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Turkey is ranked 16th among the 34 OECD member countries in decreasing order with a tax wedge for an average single worker at 38.3% in 2015, compared with the OECD average of 35.9%. The country occupied the same position in 2014.
The 2015 edition of National Accounts of OECD Countries, General Government Accounts is an annual publication, dedicated to government finance which is based on the System of National Accounts 2008 (SNA 2008) for all countries except Chile, Japan, Korea and Turkey (SNA 1993). It includes tables showing government aggregates and balances for the production, income and financial accounts as well as detailed tax and social contribution receipts and a breakdown of expenditure of general government by function, according to the harmonised international classification, COFOG. These detailed accounts are available for the general government sector. Data also cover the following sub-sectors, according to availability: central government, state government, local government and social security funds.
The data in this publication are also available on line via www.oecd-ilibrary.org under the title OECD National Accounts Statistics, General Government Accounts (http://dx.doi.org/10.1787/na-gga-data-en and http://dx.doi.org/10.1787/na-gga08-data-en).
The State continues to remain an important shareholder in listed companies worldwide, especially among emerging economies, which rely increasingly on mixed-ownership models. With the benefit of hindsight and more recent examples, this book provides fresh perspectives on the motivation to list state-owned enterprises (SOEs) and the process it entails. Drawing from the experiences of five economies (People's Republic of China, India, New Zealand, Poland and Turkey), the book concludes that broadened ownership generally has a positive impact on the governance and performance of these companies. However, country practices show that the act of listing cannot guarantee that these companies are completely averse to State interests; and deviations from sound corporate governance practices, as enshrined in the OECD Guidelines on Corporate Governance of SOEs, can in some cases, raise concerns with regards to non-State shareholder rights, commercial orientation, board independence, conflicting State objectives, transparency, disclosure and more.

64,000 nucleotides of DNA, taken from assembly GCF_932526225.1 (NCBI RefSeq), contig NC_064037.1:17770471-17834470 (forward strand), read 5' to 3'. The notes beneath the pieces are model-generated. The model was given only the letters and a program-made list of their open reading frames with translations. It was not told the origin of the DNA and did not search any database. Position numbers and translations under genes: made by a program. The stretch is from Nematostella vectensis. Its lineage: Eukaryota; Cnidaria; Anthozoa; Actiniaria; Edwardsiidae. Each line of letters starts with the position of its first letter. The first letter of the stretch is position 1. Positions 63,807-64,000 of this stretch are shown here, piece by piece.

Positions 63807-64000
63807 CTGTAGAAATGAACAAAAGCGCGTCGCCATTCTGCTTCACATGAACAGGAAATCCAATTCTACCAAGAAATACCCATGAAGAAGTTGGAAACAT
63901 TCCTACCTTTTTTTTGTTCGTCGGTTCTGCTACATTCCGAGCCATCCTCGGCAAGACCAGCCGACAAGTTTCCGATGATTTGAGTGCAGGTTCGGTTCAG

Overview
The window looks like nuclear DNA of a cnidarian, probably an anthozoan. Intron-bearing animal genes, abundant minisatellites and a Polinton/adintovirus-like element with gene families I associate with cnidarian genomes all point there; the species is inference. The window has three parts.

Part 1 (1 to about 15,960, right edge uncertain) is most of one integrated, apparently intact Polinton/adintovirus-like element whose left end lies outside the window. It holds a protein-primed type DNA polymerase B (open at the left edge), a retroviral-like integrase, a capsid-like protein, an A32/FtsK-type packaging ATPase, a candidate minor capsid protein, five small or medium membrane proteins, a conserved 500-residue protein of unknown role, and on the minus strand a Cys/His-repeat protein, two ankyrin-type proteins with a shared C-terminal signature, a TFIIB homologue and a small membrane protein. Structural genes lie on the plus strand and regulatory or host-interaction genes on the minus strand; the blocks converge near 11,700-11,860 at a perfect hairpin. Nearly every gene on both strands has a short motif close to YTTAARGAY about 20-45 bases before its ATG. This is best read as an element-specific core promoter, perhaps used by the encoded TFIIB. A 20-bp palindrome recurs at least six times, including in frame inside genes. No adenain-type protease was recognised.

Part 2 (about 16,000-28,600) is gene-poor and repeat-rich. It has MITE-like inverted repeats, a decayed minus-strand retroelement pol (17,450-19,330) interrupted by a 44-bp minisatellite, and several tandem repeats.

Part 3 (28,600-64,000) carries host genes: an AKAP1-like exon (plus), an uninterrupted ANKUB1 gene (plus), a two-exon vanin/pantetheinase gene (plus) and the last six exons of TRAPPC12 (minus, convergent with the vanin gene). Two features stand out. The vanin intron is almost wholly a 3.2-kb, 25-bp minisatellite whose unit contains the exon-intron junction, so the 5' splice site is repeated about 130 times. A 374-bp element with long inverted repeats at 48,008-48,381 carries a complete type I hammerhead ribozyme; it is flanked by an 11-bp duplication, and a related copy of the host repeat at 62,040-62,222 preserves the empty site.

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The tax burden in Turkey declined by 0.6 percentage points from 29.3% to 28.7% in 2014. The corresponding figures for the OECD average were an increase of 0.2 percentage points from 34.2% to 34.4%.
The 2015 edition introduces more detailed analysis of participation in early childhood and tertiary levels of education. The report also examines first generation tertiary-educated adults’ educational and social mobility, labour market outcomes for recent graduates, and participation in employer-sponsored formal and/or non-formal education.
The Secretary-General attended the G20 Leaders Summit and delivered on the G20/ECD BEPS Action Plan and a number of other areas including inclusive growth, youth employment, quality jobs, skills, investment, development, green finance and anti-corruption.
The Secretary-General opened the G20/OECD Global Forum on International Investment and attended the G20 Trade Ministers Meeting.
It is my pleasure to welcome you to the 2015 G20-OECD Global Forum on International Investment. The forum provides an important opportunity for dynamic, frank and constructive dialogue on measures to catalyse investment and develop a more coherent and cohesive global trade and investment regime.
Mr. Gurría presented OECD’s work on inclusive labour markets and skills to the G20 Ministers of Labour and Employment and our analysis and recommendations on growth, investment, SMEs and taxation including BEPS to the G20 Finance Ministers & Central Bank Governors meeting. He also delivered a keynote address at the Women 20 official launch event.
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Turkey initially experienced a rapid recovery from the crisis but labour market conditions have deteriorated more recently. At 50.1% in Q1 2015, Turkey’s employment rate remains well below the OECD average, despite a rise of around 7 percentage points from its pre-crisis level.